Tuesday, 9 March 2021

Caved In, But...

This building in the image to the left appears to be structurally sound, but it's pretty clear that the roof caved in at some point. While the walls are still standing and the rest of the roof seems unaffected, you wonder how long before the rest of the roof follows that one section inside the building. While this isn't Architecture Blog In Canada, the descriptions of the pictured building's roof above could be used metaphorically to describe the Winnipeg Jets tonight againt Toronto and for parts of this entire season.

If we're making the comparisons to buildings, the Jets' four walls would likely be their scoring, their goaltending, their power-play, and their penalty-killing with team defence being the supporting structure inside those walls. If you've been watching this Jets team all season long, you know those support beams inside those walls will likely determine how long this building will stand, but the four walls that the Jets boast have propped up the weak interior structure.

In short, this Jets team isn't great defensively, and it's pretty apparent that they rely on goaltending and goal-scoring to bail out a defensive scheme that continually gets caved in by opponents. Tonight, Toronto dominated every major statistic except the score on the scoreboard, and that's due to the fact that Connor Hellebuyck was lights-out amazing once more.

If there were bright spots that should encourage fans that this team can run with the better teams in the league, it's the fact that Nikolaj Ehlers, Mason Appleton, Neil Pionk, and Andrew Copp continue to provide depth scoring and play-making when the stars on the Winnipeg Jets can't find the space to do so. Seeing Josh Morrissey toss an 800-pound gorilla off his back against the North Division's best team didn't hurt either.

Outside of some inspired hockey in the second period, though, the Maple Leafs owned the Jets in terms of scoring chances, high-danger scoring chances, possession, and shot analytics for 40 minutes in this game. And despite scoring three goals, they likely should have had six or seven if it weren't for the masked man in the blue paint who, once again, saved the day when defensive coverage broke down in front of him. Again. And again. And again.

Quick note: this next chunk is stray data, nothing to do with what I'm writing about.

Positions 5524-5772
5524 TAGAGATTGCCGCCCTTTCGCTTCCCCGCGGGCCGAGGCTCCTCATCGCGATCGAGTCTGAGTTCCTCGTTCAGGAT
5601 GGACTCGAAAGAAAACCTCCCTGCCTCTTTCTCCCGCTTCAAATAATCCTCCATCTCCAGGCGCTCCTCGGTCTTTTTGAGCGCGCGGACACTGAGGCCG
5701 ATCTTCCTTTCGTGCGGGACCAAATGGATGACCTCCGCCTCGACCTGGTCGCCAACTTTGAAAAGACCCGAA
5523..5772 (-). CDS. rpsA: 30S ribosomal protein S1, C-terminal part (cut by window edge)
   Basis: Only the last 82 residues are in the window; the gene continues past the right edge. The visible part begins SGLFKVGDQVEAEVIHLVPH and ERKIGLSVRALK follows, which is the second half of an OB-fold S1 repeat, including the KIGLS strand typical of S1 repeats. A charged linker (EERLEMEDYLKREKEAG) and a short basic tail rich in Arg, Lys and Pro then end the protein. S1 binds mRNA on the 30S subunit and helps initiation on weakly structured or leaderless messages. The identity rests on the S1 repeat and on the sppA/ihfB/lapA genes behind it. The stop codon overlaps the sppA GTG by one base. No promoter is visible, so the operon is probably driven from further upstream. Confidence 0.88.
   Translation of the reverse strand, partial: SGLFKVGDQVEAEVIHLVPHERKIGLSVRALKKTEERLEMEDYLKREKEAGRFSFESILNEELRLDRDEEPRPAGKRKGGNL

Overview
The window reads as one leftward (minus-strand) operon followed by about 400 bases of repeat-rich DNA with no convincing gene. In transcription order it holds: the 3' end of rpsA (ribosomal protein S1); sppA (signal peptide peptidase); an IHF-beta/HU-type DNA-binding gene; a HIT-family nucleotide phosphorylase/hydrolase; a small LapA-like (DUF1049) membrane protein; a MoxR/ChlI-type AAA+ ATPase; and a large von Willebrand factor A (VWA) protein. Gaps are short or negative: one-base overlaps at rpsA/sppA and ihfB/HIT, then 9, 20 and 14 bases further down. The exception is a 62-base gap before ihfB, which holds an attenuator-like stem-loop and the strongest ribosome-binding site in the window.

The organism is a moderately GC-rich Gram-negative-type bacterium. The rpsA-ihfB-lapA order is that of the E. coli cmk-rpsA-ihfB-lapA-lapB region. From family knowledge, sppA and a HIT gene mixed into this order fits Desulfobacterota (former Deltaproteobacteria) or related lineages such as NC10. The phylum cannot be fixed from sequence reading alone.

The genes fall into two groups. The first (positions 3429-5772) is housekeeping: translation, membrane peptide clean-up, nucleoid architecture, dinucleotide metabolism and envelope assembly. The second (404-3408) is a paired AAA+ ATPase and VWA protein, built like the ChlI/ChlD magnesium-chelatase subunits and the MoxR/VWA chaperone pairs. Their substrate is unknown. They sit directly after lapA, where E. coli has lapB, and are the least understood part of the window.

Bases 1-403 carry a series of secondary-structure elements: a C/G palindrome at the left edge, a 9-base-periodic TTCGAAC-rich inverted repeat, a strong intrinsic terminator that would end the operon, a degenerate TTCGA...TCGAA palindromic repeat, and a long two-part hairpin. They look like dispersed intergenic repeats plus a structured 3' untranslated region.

So why am I making comparisons of defence to interior support beams and goaltending and goal-scoring to walls? It's a pretty easy comparison when you realize just how important those internal support beams - the Jets defence - are to the four walls holding up the roof.

Good defence will help your goaltending in the same way that support beams keep the roof above you if a wall is a little off. Good defence will support your offence in the same way that internal support beams prevent the roof from falling in when that wall isn't quite sturdy. It's the same with the special teams in that good defence provides that support needed for the special teams to be effective.

As we saw in Montreal during the 7-1 drubbing, if goaltending fails, the roof caves in on the Jets. The three walls do their best, but the goal-scoring can't get going if they're always fishing the puck out of the net, so that's another failed wall. The special teams also won't matter when the roof is caving in because your offensive players and defensive specialists are already being taxed. In short, the house known as the Winnipeg Jets sits as rubble.

While I seriously hope that Nathan Beaulieu's injury this evening against the Maple Leafs isn't long-term, the Jets will get a chance to play one of Sami Niku or Logan Stanley more if Beaulieu is hurt for any period of time. Giving the kids a shot at this point in the season might be good for them as long as they're deployed in limited minutes against the Leafs. Again, don't put a weak beam in where you need a strong lode-bearing beam when trying to strengthen the internal structure.

At the end of the day, the Jets still need to do some major restructuring work on their defence with respect to how they're being outplayed and bailed out by their goal-scoring and goaltending. Tonight's victory over the Maple Leafs is hardly sustainable, and it's very likely the Maple Leafs will show a completely different look on Thursday that might give Winnipeg fits. The Jets will need Hellebuyck and the offence to show up again, but they'll need a good defensive game as the Leafs would get fooled again, I'd guess.

Having a sound defence would weather that new storm that Toronto will bring so that the four walls weren't bearing so heavy a load, but it's a big ask from a unit that has struggled to provide any support to any of the walls upon which the Jets are built.

Playing the way they did tonight, despite winning the game, will likely result in the roof caving in like it did against Montreal more often than having the Jets come away with a victory. The four walls are doing their best to keep this house standing, but they're going to need some support if this house is to stand strong while weathering future storms.

Until next time, keep your sticks on the ice!

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